Verification is very important. Otherwise, facts are conveniently overlooked to push political agenda or personal opinion. Just-unsigned (talk) 20:57, 26 February 2008 (UTC)

Proposed linking to British Red Cross HIV Work

Coinciding with World AIDS Day on 1 December, the Red Cross kicked off a major online campaign to raise awareness and spark debate about HIV/AIDS among young people in the UK and overseas. The HIV: What’s the story? campaign is based around a microsite. The site also contains real-life clips from around the world of young people discussing their understanding of the disease. Social networking sites like Bebo and Facebook will play a huge role in the campaign, encouraging young people to share information, show their support and find out how they can help.

The British Red Cross has recently added an entry regarding their HIV work to Wikipedia (British Red Cross HIV Work) and would be very grateful if the editors of this page could link to or reference it in their article. Such a link would help people find out more about what the Red Cross is doing to combat the stigma and discrimination around HIV and AIDS and how they can help. —Preceding unsigned comment added by JLloyd21 (talkcontribs) 13:45, 21 February 2008 (UTC)

World Point of View?? --Bob (talk) 22:11, 27 February 2008 (UTC)

Stigma neutrality

I added a POV flag because the stigma section is clearly rather biased. If you read through it, especially when it goes on to say that conservatives are biased against homosexuals for what it effectively says are unfair reasons. Rather, from a conservative point of view, that argument could be refuted by noting that homosexuals do have a much higher rate of aids than heterosexuals in population studies, and, as a result, hospitals often screen out homosexuals due to their high rate of HIV infection when they try to give blood. That's not because a person fundamentally disagrees with being homosexual, (although that often follows), it is based on fact and recognizing that homosexuals, on average, do lead a rather more sexually active lifestyle than heterosexuals, especially monogamous traditional heterosexual couples.Merechriolus (talk) 05:44, 8 March 2008 (UTC)

And I reverted your tag. You're representing your POV that has nothing to do with the article. OrangeMarlin Talk• Contributions 21:57, 7 March 2008 (UTC)
I think merechriolus has a valid point. Read through that section and tell me that it doesn't explicitly say that conservatives are more likely to be uninformed about aids, while the very .pdf file the section cites at the end contradicts that, saying:"The fact that self-described liberalism-conservatism was not a significant predictor suggests that these systems are mainly based on moral judgements rather than political beliefs". Therefore, there is no evidence to support this claim, because it actually contradicts the citations. It is, therefore, POV unless further citations are provided. To that end, I am going to remove the biased section until REAL citations that support the assumption are provided. (citation —Preceding unsigned comment added by (talk) 05:26, 8 March 2008 (UTC)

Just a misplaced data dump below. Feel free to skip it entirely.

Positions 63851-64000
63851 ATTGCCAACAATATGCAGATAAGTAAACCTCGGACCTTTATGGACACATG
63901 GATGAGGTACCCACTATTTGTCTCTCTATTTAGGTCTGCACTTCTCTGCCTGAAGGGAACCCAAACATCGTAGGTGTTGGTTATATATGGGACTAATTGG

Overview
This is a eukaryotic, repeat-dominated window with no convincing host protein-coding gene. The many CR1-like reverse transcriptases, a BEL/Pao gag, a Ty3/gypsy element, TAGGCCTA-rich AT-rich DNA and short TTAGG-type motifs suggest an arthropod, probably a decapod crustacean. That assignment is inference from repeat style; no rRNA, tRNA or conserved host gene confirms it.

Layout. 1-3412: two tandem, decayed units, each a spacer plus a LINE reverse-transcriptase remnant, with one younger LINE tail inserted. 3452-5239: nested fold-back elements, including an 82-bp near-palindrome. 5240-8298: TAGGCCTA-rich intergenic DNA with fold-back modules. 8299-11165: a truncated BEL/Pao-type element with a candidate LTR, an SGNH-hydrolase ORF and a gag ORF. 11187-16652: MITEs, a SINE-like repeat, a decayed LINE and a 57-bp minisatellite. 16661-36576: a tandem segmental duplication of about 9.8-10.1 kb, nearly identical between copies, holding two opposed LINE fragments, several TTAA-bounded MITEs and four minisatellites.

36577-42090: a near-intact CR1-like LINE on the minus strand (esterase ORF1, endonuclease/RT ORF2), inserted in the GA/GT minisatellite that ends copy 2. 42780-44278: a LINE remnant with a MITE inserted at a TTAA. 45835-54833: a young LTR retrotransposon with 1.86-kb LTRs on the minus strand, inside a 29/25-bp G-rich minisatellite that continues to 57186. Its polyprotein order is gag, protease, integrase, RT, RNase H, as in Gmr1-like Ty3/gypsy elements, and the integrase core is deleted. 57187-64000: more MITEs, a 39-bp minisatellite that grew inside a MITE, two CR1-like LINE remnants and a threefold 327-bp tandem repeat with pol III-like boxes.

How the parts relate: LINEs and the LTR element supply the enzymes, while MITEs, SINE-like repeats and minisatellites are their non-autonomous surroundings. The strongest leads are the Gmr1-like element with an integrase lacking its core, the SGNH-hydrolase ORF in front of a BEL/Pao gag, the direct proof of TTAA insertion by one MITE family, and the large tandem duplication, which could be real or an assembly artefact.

It's very interesting that an "anonymous poster" agreed with Merechriolus and then stated they were going to remove a part about conservative viewpoints, yet Merechriolus removed the noted portion 10 minutes later. Agreeing with yourself to make a content move is, uhh, a pretty asinine move. Baegis (talk) 06:11, 8 March 2008 (UTC)
That's my brother. You need an account to modify the article, so I did it. Please, don't use that rationale for reverting my edit, though. If you want to revert the edit, please provide you reason here. Anyway, I find your relations with OrangeMarlin equally as suspicious.Merechriolus (talk) 06:18, 8 March 2008 (UTC)
And by the way, if you don't provide rationale for the edit revert within an hour, I will change it back. Please don't make this like Homeopathy, discuss reasoning beforehand.Merechriolus (talk) 06:20, 8 March 2008 (UTC)
You could stand to take some of your own advice about editing without discussion. Anyway, both of the account's editing patterns are too similar for my tastes. But that's off topic. And I am chalking this up to increase my user page numbers. Baegis (talk) 06:46, 8 March 2008 (UTC)
Baegis, my brother and I have already provided appropriate rationale. Again, you said absoultely nothing to support your argument for keeping the POV. I'm going to request, again, that you provide rationale for your revert, or I will change it back. And by the way, I like your smooth move on your talk page.Merechriolus (talk) 06:52, 8 March 2008 (UTC)
The sock puppet case will be handled on the appropriate page. And if you can't sign your own name, you won't appear on my talk page. That being said, the comment is clearly backed up by the sources, of which there are 3. I didn't even get a full two pages into the first reference before it was abundantly clear the fact in question is well sourced. Sorry to say, but it appears you are incorrect. It stays. Baegis (talk) 07:04, 8 March 2008 (UTC)